Few Americans know about the 988 Suicide and Crisis Lifeline, but most would be willing to use it

Taylor OrthDirector of Survey Data Journalism
Carl BialikU.S. Politics Editor and Vice President of Data Science
July 18, 2023, 4:20 PM GMT+0

One year ago, the U.S. government launched 988 — a new three-digit national suicide prevention hotline number, referred to as the Suicide and Crisis Lifeline. A new survey conducted by YouGov finds that most Americans have not heard about the 988 hotline, and very few are able to recall the number when prompted. While a majority say they would be very or somewhat likely to contact 988 in the event of a mental health crisis, some have concerns — including the involvement of police or that a person may be charged for services they can't afford.

While the vast majority of Americans (92%) are able to accurately enter the number for local emergency services — 911 — our survey finds that far fewer (14%) can provide 988 as the number for the Suicide and Crisis lifeline. Fewer than half of Americans have heard about 988, with 7% saying they've heard a lot about it and 38% saying they've heard a little. Younger adults are more likely than older people to say they've heard about the 988 hotline.

More than half of Americans (56%) say they've ever contacted 911; just 8% say they've contacted 988. However, after being told what 988 is, most people say they would be either very (38%) or somewhat (29%) likely to reach out to 988 if they or someone they knew was suicidal or experiencing a mental health crisis. So far, 988 hasn't won over a critical population: Americans with worse levels of self-reported mental health are less likely to say they'd consider contacting the number: While 41% of people who say their mental health is good, very good, or excellent say they'd be very likely to contact 988 in the event of a mental health emergency, just 28% of people who say their mental health is either fair, poor, or very poor say the same. (The survey didn't follow up to ask what people in a crisis who were unlikely to call 988 would do instead, and it's possible that people who self-report worse mental health are more likely to know of other resources.)

What steps do Americans think 988 responders should take if they believe there is an imminent risk that someone will harm themselves? Most (58%) believe the person at risk should be connected to a crisis counselor and 44% say they should be referred to local mental health resources. Around one in three (35%) say the police should be sent and 24% say the person should be forced to go to a hospital.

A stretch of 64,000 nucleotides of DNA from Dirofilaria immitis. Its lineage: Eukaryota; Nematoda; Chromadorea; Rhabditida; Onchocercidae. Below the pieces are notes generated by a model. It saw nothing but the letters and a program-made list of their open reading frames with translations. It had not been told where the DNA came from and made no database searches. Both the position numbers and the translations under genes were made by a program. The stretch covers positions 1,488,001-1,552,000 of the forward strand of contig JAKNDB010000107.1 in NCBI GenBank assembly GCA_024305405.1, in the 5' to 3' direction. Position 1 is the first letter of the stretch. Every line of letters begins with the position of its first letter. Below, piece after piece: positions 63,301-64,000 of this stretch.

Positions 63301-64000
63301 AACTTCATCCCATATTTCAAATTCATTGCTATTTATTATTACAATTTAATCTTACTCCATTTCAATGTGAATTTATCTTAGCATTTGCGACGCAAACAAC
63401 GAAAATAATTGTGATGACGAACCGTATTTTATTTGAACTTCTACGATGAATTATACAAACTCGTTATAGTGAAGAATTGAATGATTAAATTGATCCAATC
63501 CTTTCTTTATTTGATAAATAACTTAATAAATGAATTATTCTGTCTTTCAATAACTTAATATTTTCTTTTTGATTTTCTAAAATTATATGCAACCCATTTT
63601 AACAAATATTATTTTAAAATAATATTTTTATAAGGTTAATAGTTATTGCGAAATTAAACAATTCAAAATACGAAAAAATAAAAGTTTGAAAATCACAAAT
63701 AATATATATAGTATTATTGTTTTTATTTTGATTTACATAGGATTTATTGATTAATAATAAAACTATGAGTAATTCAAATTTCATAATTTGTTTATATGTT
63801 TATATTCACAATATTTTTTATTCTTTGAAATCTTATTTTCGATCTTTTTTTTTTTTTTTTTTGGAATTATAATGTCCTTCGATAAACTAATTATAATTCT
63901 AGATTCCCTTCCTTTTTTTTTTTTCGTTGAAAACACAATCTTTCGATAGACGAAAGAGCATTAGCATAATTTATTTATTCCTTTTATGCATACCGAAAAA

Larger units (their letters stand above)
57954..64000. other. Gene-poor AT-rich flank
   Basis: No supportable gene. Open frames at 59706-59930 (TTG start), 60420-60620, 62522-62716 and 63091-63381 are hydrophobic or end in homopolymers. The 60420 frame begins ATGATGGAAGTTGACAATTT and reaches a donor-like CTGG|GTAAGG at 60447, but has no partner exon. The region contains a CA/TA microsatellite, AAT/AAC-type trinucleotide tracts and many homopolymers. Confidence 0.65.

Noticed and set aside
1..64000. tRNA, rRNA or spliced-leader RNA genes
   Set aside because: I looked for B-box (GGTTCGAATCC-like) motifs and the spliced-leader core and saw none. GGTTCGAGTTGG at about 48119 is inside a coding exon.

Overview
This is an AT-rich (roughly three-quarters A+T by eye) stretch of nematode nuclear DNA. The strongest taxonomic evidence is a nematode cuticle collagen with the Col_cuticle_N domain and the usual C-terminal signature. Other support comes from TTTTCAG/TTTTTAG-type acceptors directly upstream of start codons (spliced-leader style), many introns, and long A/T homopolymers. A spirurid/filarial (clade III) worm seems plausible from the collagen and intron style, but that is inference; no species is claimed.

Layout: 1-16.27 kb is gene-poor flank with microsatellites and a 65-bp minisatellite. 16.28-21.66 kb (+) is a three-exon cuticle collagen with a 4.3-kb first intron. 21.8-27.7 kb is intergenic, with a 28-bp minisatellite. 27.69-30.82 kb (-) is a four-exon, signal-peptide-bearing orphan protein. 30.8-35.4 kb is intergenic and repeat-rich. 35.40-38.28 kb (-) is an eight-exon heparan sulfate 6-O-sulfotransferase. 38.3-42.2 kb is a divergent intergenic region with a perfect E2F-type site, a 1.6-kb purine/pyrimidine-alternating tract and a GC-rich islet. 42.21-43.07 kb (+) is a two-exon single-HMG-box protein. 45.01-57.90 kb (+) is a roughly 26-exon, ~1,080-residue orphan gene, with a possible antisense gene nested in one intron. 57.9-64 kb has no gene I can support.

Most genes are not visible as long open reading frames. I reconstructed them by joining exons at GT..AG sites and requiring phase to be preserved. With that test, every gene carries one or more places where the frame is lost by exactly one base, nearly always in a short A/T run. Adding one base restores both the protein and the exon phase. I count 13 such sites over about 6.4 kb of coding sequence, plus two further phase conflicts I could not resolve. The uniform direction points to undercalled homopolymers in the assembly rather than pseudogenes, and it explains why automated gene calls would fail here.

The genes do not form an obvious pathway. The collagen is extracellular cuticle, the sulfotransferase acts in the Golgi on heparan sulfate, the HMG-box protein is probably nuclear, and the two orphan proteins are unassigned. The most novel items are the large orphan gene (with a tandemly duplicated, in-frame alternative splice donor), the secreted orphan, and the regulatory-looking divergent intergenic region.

What concerns Americans about contacting 988? Each of the following would be a concern at least one in four might have in the event that they or someone they knew were suicidal or experiencing a mental health crisis: the person in crisis would be charged for services they can't afford (35%), law enforcement would be sent (33%), 988 responders wouldn't be able to handle the issue (32%), the person would be forced to go to the hospital (29%), the communication would not remain private (27%), and the person would be sent to jail (25%). People with worse self-reported mental health are significantly more likely to have each of these concerns about contacting 988, relative to those with better mental health.

See the results for this YouGov poll

Methodology: This poll was conducted online on June 26 - 29, 2023 among 1,000 U.S. adult citizens. Respondents were selected from YouGov’s opt-in panel using sample matching. A random sample (stratified by gender, age, race, education, geographic region, and voter registration) was selected from the 2019 American Community Survey. The sample was weighted according to gender, age, race, education, 2020 election turnout and presidential vote, baseline party identification, and current voter registration status. Demographic weighting targets come from the 2019 American Community Survey. Baseline party identification is the respondent’s most recent answer given prior to March 15, 2022, and is weighted to the estimated distribution at that time (33% Democratic, 28% Republican). The margin of error for the overall sample is approximately 4%.

Image: Getty (Maria Korneeva)

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